(1-15-98) -- The McMullen Museum of Art will host "Visionary States: Surrealist Prints from The Gilbert Kaplan Collection," an exhibition of rare Surrealist prints on display from Jan. 18 through May 17.
Drawn from the collection of New York publisher Gilbert Kaplan, who has assembled one of the most comprehensive Surrealist print collections in the world, "Visionary States" marks the first time selections from the Kaplan collection have toured.
"The McMullen Museum is pleased to offer selections from this most distinguished collection of works from a period that is rarely shown in and studied by New England-area museums," said McMullen Museum Director Nancy Netzer.
"Surrealism was a revolutionary idea in the arts in the early 1900s and 1920s, and is still a powerful influence on contemporary art," according to McMullen Museum Curator Alston Conley. "These prints trace the development of the main figures in the surrealist movement from 1919 to 1971."
The exhibition features approximately 120 prints by 23 artists, including the foremost artists of the Surrealist movement. Works by Salvador Dali, Rene Magritte, Joan Miro, Pablo Picasso and Man Ray will be among those included in the exhibition.
Kaplan, founder of Institutional Investor magazine, will speak at the exhibition's opening reception on Sunday, Jan. 18 from 3-6 p.m. at the museum. The exhibition will be opened officially by Maurice Portiche, consul general of France in Boston, and an introductory lecture on Surrealism and the exhibition will be delivered by Assoc. Prof. Jeffery Howe (Fine Arts) at 4 p.m.
According to exhibition organizers, the rarest prints in "Visionary States" include a complete set of Miro's "Black and Red Series," a suite of eight etchings made in 1938, and Roberto Matta's untitled etching from the 1943 series "The New School." Other significant prints include Max Ernst's first etching, "Pays sage II," made in 1923; Andre Masson's 1933 etching "Ondine"; Oscar Dominguez's 1935 etching "Femme a la bicyclette (Woman with a Bicycle)"; and several etchings by Salvador Dali, including "Le Revolver a cheveux blancs (The White-haired Revolver)" of 1932.
Also included in the exhibition are works made to illustrate books. Among them are Victor Brauner's first etching, as well as etchings of fantastical mechanical objects by Yves Tanguy from Jean Laude's Les Grand Passage of 1954.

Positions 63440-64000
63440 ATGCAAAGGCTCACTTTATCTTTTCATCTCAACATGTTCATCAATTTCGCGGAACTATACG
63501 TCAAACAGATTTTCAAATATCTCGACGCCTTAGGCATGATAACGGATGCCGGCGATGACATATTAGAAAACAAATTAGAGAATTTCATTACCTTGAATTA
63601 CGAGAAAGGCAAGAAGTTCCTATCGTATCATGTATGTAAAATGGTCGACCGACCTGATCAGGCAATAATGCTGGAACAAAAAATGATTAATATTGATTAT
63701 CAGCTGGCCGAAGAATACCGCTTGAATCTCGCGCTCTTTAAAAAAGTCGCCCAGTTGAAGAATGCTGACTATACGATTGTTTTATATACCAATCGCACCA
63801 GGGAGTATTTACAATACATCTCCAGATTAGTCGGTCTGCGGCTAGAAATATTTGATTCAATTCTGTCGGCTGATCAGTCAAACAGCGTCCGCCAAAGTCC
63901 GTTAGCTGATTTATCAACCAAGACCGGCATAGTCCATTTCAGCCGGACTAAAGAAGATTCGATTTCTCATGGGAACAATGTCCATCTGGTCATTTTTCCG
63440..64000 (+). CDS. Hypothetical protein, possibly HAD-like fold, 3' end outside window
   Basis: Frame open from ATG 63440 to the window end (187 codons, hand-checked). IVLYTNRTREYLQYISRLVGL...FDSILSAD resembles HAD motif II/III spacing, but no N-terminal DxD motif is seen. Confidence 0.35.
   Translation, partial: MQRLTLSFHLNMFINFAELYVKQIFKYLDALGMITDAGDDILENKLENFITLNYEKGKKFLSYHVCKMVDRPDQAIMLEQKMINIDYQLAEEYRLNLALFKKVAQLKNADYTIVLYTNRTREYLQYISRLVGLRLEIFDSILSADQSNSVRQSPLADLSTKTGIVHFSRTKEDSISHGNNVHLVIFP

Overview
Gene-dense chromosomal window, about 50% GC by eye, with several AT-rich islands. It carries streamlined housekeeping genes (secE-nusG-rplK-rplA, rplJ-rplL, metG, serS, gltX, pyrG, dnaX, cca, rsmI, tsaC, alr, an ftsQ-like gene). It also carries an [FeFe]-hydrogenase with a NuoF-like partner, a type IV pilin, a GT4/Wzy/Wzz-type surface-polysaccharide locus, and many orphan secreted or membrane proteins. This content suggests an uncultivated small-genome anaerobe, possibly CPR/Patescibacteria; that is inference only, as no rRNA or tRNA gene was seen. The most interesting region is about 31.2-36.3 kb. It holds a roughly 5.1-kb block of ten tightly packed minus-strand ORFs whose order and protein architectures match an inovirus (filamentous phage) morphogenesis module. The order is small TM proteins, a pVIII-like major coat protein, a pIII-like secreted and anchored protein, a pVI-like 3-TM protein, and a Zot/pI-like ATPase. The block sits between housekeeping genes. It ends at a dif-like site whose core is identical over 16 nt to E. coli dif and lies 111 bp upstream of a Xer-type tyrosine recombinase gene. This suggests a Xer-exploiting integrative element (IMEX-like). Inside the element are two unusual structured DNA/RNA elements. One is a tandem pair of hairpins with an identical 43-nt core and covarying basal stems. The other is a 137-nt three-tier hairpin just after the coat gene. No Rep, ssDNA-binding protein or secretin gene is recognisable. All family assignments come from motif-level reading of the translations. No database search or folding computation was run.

"Visionary States" is accompanied by a fully illustrated catalogue, with an introduction by Riva Castleman, director emeritus of prints and illustrated books at The Museum of Modern Art in New York.
A series of international films, organized by Prof. John Michalczyk (Fine Arts) also will accompany the exhibition. The series, "The Surrealist Film and Beyond," will show the evolution of the Surrealist tradition from historical provocations to more contemporary films.
"Our interest is not only to show the origins of historical Surrealist film, but also Surrealist traditions in exotic and contemporary films," according to Michalczyk.
The films will include: Luis Bunuel's "Andalusian Dog" and "The Golden Age" on Jan. 22 and "That Obscure Object of Desire" on Jan. 29; Ingmar Bergman's "Wild Strawberries" on Feb. 5; and Bruno Barreto's "Dona Flor and Her Two Husbands" on Feb. 12. All films will be screened at 7 p.m. at a campus location to be announced. The series is free and open to the public.
In conjunction with "Visionary States," the Fine Arts Department is offering a spring undergraduate course, "Surrealism and the Arts," taught by Michalczyk and Howe.
The McMullen Museum is located in Devlin Hall and is open Monday through Friday from 11 a.m. to 4 p.m., and Saturday and Sunday from noon to 5 p.m. Admission is free. For additional information on the exhibition and the film series, contact the Arts Line at ext. 2-8100.
The exhibition is being circulated nationally by The American Federation of Arts. Founded in 1909, the AFA is the nation's oldest and most comprehensive non-profit art museum service organization.
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